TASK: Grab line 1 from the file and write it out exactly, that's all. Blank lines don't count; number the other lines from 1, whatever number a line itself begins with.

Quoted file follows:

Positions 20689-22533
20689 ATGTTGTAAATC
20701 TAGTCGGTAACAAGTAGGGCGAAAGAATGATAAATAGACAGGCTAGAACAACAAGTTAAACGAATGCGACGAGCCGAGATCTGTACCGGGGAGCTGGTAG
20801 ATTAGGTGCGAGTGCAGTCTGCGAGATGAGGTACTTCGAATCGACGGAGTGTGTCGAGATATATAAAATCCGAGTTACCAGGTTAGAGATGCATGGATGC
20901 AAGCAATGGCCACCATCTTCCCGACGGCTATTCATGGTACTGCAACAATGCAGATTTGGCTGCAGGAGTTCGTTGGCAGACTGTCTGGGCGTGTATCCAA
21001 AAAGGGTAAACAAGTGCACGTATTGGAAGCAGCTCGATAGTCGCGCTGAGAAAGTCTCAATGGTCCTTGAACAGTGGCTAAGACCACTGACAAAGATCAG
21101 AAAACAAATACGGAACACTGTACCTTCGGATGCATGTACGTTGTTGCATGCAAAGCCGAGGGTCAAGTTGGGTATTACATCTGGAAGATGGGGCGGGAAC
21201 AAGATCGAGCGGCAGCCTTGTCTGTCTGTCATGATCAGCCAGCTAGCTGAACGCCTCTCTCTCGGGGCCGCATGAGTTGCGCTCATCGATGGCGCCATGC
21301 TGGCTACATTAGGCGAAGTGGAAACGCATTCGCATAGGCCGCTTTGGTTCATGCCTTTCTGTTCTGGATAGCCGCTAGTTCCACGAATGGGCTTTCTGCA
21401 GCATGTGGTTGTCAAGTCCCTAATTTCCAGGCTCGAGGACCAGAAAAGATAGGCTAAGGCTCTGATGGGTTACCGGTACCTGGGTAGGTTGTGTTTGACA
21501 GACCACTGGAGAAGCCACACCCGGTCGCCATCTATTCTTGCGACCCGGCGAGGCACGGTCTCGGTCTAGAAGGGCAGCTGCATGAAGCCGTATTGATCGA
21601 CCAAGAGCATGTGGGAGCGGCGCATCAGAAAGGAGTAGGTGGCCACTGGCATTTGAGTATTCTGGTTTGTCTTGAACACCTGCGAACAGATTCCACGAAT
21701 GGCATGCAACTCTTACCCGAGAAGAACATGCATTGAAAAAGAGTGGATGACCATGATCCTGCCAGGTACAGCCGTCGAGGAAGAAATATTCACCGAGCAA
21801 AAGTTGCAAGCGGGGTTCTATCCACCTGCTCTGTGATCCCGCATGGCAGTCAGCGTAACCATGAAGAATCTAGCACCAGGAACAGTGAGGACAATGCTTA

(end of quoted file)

Positions 20689-22533